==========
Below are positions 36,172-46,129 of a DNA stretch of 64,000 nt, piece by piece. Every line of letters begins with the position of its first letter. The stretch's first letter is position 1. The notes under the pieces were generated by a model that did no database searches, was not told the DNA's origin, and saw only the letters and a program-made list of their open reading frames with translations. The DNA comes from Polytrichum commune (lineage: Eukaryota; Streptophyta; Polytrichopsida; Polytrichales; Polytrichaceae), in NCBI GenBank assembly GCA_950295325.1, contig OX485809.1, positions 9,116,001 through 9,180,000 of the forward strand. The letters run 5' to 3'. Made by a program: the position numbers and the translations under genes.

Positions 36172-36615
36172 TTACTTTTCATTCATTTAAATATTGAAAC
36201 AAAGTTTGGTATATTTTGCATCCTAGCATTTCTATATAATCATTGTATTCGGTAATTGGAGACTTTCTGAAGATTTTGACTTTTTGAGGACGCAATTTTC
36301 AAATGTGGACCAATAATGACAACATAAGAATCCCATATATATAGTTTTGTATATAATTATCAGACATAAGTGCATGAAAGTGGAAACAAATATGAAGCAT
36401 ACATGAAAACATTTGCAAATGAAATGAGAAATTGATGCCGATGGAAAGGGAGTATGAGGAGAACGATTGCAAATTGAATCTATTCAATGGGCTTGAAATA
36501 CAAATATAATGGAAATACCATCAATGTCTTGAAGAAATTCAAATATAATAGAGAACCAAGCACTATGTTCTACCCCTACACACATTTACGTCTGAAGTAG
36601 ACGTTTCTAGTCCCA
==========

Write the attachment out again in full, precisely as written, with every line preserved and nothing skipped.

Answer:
Below are positions 36,172-46,129 of a DNA stretch of 64,000 nt, piece by piece. Every line of letters begins with the position of its first letter. The stretch's first letter is position 1. The notes under the pieces were generated by a model that did no database searches, was not told the DNA's origin, and saw only the letters and a program-made list of their open reading frames with translations. The DNA comes from Polytrichum commune (lineage: Eukaryota; Streptophyta; Polytrichopsida; Polytrichales; Polytrichaceae), in NCBI GenBank assembly GCA_950295325.1, contig OX485809.1, positions 9,116,001 through 9,180,000 of the forward strand. The letters run 5' to 3'. Made by a program: the position numbers and the translations under genes.

Positions 36172-36615
36172 TTACTTTTCATTCATTTAAATATTGAAAC
36201 AAAGTTTGGTATATTTTGCATCCTAGCATTTCTATATAATCATTGTATTCGGTAATTGGAGACTTTCTGAAGATTTTGACTTTTTGAGGACGCAATTTTC
36301 AAATGTGGACCAATAATGACAACATAAGAATCCCATATATATAGTTTTGTATATAATTATCAGACATAAGTGCATGAAAGTGGAAACAAATATGAAGCAT
36401 ACATGAAAACATTTGCAAATGAAATGAGAAATTGATGCCGATGGAAAGGGAGTATGAGGAGAACGATTGCAAATTGAATCTATTCAATGGGCTTGAAATA
36501 CAAATATAATGGAAATACCATCAATGTCTTGAAGAAATTCAAATATAATAGAGAACCAAGCACTATGTTCTACCCCTACACACATTTACGTCTGAAGTAG
36601 ACGTTTCTAGTCCCA